- 1970: The first pride parade was held.
- 1973: Lambda Legal establishes itself as the first legal organization that advocates for the rights of lesbian and gay individuals.
- 1973: The American Psychiatric Association’s SM-II Diagnostic and Statistical Manual of Mental Disorders removes sex between two people of the same gender as a mental health problem.
- 1974: Voters elect Elaine Nobel to state office as the first openly gay candidate.
- 1978: American artist and gay pride activist Gilbert Baker creates the first rainbow pride flag.
- 1982: Wisconsin outlaws sexual orientation discrimination.
- 1995: The Hate Crimes Sentencing Enhancement Act passes.
- 2000: Vermont legalizes same-sex civil unions.
- 2011: The U.S. military lifts the ban on openly gay men and lesbians serving in the military.
- 2015: Same-sex marriage is legalized in all fifty U.S. states.
- 2016: The Stonewall National Monument becomes the first national monument dedicated to LGBT rights.
The Rainbow Flag
Soon after the Stonewall Riots saw the birth of an iconic symbol for gay pride. Harvey Milk, the first openly gay man to hold a high position in public office, encouraged an artist named Gilbert Baker to create something positive to represent the gay community. The goal of this flag was to serve as an alternative to the pink triangle, a reclaimed symbol the Nazis used as a sign of persecution. Baker created the rainbow flag, with each of the eight colors representing a separate concept.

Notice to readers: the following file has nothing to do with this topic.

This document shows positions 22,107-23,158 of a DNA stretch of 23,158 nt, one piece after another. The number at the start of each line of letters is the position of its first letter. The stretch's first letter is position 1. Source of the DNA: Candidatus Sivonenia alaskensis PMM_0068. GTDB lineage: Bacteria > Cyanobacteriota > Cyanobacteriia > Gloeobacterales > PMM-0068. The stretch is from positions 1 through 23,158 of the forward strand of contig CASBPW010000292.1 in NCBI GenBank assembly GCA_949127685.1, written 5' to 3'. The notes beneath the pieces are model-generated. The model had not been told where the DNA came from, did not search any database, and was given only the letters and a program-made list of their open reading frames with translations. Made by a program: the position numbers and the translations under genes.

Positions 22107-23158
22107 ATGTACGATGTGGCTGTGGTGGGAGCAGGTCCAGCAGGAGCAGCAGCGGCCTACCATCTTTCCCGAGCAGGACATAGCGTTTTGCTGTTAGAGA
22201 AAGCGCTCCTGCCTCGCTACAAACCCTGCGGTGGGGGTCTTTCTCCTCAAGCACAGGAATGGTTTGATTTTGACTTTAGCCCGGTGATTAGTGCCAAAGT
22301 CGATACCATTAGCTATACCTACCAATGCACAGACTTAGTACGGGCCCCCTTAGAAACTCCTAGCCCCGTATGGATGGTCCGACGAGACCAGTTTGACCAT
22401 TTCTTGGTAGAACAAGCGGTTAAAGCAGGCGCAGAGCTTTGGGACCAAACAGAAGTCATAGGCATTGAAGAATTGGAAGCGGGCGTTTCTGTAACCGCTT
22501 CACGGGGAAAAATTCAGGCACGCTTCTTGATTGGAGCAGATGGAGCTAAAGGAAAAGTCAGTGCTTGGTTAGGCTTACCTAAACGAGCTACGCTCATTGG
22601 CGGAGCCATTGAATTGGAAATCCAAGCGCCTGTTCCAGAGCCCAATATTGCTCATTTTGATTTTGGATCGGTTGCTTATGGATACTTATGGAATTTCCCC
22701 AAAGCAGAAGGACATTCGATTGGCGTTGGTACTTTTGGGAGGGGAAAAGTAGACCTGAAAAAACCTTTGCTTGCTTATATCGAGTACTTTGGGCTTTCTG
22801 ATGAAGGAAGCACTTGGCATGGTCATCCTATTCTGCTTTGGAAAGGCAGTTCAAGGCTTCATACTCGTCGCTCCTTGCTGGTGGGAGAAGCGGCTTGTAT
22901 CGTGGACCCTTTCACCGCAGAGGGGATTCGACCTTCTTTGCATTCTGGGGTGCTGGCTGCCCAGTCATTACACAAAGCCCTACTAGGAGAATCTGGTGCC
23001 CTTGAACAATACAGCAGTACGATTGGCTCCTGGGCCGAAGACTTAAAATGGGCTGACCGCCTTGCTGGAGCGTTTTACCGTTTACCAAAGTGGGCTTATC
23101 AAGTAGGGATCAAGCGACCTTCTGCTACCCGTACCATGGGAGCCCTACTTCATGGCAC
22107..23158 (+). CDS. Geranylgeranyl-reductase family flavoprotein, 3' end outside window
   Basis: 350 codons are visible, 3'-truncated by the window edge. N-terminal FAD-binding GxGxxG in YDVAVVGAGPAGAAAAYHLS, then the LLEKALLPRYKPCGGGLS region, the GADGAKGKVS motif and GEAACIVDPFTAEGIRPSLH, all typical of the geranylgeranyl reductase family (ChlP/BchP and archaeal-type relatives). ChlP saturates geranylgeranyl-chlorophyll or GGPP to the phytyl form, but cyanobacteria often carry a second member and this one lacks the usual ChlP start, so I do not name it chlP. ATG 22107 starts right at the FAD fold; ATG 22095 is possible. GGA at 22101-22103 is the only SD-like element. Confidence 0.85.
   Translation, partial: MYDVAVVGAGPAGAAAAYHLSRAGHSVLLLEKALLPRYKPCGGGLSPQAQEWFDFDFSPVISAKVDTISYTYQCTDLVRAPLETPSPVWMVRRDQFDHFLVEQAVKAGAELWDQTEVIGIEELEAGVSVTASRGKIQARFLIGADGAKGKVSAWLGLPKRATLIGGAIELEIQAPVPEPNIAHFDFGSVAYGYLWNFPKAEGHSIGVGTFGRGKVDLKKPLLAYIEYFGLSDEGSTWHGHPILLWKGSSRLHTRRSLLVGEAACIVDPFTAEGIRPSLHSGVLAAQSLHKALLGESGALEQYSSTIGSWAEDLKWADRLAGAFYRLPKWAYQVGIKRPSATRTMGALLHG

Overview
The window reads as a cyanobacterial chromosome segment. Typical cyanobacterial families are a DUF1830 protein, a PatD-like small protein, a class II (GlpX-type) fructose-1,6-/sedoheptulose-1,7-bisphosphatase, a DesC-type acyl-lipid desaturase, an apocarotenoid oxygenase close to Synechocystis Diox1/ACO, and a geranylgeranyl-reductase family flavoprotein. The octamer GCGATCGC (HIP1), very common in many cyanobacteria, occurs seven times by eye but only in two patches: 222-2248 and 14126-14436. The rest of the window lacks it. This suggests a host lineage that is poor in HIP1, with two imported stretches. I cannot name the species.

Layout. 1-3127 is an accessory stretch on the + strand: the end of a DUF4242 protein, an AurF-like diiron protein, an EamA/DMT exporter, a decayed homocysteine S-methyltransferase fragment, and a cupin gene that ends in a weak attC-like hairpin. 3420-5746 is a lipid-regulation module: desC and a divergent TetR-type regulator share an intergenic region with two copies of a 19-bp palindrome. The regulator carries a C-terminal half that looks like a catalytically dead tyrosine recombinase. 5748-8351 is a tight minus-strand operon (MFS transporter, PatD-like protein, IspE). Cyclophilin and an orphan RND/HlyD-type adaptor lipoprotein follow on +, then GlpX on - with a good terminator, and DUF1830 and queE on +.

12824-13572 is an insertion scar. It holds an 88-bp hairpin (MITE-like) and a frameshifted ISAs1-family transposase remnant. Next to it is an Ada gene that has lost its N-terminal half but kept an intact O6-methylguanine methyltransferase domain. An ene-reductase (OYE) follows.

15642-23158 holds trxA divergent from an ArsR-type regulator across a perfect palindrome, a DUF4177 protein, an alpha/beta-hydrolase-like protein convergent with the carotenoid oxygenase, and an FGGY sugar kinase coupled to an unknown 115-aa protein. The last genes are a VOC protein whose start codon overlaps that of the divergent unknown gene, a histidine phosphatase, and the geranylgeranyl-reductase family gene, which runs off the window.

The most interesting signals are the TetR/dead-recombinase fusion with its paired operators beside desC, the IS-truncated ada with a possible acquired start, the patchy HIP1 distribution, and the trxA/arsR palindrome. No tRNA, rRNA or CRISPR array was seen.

- Hot pink: Sexuality
- Red: Life
- Orange: Healing
- Yellow: Sun
- Green: Nature
- Turquoise: Art
- Indigo: Harmony
- Violet: Spirit
Baker said this flag is more than a symbol, and that displaying the rainbow flag in any capacity is taking action to support the LGBT community. Over time, the flag’s design evolved to be only six colors, having removed hot pink and indigo. The most recent version of the flag now incorporates black and brown stripes to represent people of color in the LGBT community. Today, both six- and eight-striped flags are available. Some also feature the pink triangle. Whether you wear it as a small patch on a jacket or fly it proudly outside of a home or business, the rainbow flag is a global symbol of gay pride.